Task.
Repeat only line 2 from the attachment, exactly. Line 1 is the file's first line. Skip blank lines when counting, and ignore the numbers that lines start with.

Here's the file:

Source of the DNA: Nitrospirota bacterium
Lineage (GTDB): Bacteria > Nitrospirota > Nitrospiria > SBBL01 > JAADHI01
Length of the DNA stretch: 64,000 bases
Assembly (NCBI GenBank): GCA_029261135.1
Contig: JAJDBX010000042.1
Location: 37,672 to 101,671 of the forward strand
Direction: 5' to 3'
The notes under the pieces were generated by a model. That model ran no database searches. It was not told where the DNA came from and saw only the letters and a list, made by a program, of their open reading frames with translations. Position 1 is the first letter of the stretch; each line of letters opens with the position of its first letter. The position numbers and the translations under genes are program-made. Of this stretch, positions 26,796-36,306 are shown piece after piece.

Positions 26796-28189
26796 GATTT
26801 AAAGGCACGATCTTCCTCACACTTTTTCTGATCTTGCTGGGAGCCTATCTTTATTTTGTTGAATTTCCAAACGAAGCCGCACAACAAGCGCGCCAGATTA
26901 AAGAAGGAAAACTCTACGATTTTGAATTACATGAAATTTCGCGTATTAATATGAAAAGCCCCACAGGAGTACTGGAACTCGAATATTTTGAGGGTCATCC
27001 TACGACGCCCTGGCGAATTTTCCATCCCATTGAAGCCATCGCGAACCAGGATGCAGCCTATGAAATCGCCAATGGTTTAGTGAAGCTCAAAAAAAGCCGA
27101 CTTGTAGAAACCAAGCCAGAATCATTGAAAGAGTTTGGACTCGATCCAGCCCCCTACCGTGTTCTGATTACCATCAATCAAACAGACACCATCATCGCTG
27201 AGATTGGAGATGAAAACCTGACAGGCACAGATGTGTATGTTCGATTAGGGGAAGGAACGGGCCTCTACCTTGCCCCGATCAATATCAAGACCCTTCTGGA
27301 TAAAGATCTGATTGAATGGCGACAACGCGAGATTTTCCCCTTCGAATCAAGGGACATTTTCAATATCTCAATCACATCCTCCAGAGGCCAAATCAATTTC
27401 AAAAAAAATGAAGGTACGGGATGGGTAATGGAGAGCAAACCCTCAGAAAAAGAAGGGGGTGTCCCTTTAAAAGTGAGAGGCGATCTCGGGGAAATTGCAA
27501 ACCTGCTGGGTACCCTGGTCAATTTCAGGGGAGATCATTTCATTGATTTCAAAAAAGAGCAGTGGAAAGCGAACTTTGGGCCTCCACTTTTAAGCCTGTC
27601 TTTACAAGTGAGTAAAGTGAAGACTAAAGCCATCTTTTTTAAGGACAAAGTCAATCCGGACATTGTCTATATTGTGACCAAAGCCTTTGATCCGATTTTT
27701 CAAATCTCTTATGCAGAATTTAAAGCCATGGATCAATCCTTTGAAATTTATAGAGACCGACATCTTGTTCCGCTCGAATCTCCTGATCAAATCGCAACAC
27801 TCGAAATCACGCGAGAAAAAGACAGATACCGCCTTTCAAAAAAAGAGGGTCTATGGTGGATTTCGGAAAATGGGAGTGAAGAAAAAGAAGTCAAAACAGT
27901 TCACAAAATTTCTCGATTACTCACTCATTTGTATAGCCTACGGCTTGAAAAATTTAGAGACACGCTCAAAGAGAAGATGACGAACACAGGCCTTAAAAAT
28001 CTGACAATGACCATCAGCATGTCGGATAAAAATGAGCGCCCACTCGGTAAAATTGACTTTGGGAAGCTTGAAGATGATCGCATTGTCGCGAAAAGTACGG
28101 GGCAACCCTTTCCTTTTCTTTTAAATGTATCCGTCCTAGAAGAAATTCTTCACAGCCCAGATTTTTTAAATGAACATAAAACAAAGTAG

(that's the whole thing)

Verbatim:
Lineage (GTDB): Bacteria > Nitrospirota > Nitrospiria > SBBL01 > JAADHI01